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Old March 25, 2013, 03:24 PM   #1
JimDandy
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More questions on S.374 The Fix Gun Checks Act of 2013

I don't see an exemption for the obvious every day sorts of things we gun owners do every day we use our guns socially-

Stuff along the lines of but not exactly like:

Having someone in your party hold your rifle while you tie your shoes.
Loading your firearms into their trunk if you're carpooling.

For that matter-

If you do carpool, would that be a transfer? In one of the other posts, it was discussed that you can't leave a firearm in the common areas if your roommate is a prohibited person. It must be locked up in on of your areas. If your rifle is in my truck, and you don't have my car keys, did we just transfer?

If I fly to South Dakota with my new over-under, and check it on the airline, how many baggage handlers did I just transfer the firearm to? Now, I imagine there's some sort of exemption somewhere else in the laws for this situation, or every truck driver going from the Colt plant to a wholesaler to a retailer is now a criminal- Heck, for that matter, will I need background check to get my shotgun BACK from the Airline?
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Old March 25, 2013, 03:46 PM   #2
carguychris
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Quote:
I don't see an exemption for the obvious every day sorts of things we gun owners do every day we use our guns socially...
I believe that's because those exemptions aren't there.

As drafted today, the bill basically makes it a crime to hand someone else a gun unless (a) you're inside the gun owner's home or curtilage, (b) you're lawfully hunting, (c) you're at an organized shooting range, (d) you're at a target shooting competition, or (e) the gun is being examined solely for potential purchase.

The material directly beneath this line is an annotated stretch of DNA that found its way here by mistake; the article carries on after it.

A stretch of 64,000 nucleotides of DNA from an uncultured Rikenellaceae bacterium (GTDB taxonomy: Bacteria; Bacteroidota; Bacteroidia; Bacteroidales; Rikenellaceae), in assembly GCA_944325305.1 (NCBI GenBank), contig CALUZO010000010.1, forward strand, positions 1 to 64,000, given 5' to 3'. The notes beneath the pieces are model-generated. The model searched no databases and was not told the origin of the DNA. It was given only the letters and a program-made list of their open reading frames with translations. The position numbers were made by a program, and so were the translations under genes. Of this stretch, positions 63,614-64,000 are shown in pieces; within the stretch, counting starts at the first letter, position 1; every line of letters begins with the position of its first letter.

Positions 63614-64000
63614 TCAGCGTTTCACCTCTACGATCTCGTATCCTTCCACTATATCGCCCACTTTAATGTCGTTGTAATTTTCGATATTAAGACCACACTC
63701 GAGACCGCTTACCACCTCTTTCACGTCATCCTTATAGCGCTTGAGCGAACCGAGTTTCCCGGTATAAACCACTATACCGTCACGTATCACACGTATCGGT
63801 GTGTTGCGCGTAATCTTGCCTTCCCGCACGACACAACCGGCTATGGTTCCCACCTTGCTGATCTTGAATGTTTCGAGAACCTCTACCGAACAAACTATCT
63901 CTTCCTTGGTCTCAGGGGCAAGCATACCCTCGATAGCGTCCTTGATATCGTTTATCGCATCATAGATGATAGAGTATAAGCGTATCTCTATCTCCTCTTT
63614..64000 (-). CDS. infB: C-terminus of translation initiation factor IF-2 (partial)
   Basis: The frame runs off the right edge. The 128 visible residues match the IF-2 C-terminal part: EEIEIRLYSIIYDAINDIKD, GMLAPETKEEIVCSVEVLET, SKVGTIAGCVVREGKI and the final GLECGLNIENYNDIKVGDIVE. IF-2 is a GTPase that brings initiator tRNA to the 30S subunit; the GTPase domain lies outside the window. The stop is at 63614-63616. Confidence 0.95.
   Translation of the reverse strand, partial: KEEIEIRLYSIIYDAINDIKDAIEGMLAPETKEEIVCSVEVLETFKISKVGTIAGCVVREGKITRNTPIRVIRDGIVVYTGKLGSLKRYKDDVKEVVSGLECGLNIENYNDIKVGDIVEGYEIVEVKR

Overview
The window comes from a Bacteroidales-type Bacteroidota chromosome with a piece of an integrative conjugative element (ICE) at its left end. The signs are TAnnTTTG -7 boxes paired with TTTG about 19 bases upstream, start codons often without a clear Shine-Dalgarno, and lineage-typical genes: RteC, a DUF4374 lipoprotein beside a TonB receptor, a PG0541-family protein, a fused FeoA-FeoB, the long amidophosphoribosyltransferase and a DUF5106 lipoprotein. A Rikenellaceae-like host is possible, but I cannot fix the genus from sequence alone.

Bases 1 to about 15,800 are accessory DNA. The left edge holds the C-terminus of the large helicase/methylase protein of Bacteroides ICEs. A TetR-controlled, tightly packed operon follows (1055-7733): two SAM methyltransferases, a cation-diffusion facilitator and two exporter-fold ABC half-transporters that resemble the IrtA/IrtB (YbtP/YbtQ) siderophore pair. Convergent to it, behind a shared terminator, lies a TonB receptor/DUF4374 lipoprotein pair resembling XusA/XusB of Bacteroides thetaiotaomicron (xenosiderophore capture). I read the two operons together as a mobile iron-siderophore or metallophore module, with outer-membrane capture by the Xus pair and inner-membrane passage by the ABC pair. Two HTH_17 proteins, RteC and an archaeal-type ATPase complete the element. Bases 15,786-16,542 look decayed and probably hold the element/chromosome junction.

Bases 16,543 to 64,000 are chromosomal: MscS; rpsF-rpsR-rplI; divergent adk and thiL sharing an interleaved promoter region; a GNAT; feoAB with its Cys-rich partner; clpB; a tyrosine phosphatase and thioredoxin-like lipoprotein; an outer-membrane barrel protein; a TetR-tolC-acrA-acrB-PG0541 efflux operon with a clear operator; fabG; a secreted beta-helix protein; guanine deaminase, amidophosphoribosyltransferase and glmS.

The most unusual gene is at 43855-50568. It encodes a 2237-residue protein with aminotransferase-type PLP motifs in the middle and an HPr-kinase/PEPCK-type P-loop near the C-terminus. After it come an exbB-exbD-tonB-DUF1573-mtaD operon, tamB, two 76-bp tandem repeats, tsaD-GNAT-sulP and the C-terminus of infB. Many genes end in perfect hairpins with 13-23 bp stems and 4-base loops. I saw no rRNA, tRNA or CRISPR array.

It's unbelievably draconian. I don't expect it to survive without being heavily amended. I'm cynical but not THAT cynical.
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Old March 25, 2013, 04:30 PM   #3
JimDandy
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What about the airlines? Will they fall under the common carrier exemptions elsewhere? Would we need a background check to pick up our shotgun/rifle from checked baggage- i.e. (A) shall include a sale, gift, loan, return from pawn or consignment, or other disposition; (emphasis mine)

I wonder how much tourism South Dakota and Iowa would lose if you had that headache flying there for a pheasant/white tail hunt.
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Old March 25, 2013, 08:01 PM   #4
Bartholomew Roberts
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There is a temporary exemption that makes no sense as written. It allows a prospective transferee to temporarily examine or evaluate a firearm while in the presence of the prospective transferee.

I think they meant to write "prospective transferor" in the last two words; but that isn't what Thomas shows. Even some of the exemptions are hopelessly confusing, Dave Hardy was speculating that as written the "organized shooting range" exemption would not cover a range owned by an individual or partnership. The bill is a total mess.
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Old March 26, 2013, 09:51 AM   #5
JimDandy
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Is a Driveway curtilage? A common parking lot at an Apartment Building?
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Old March 26, 2013, 10:15 AM   #6
Colokeb
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Got adopted in Colorado

If you read the Colorado law just adopted and the Fix Guns act, you will see that they contain the same wording.

What is interesting about CO is the C&R elligible exemption.

Last edited by Vanya; March 26, 2013 at 10:47 AM. Reason: we don't do "liberal," etc.
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Old March 26, 2013, 05:09 PM   #7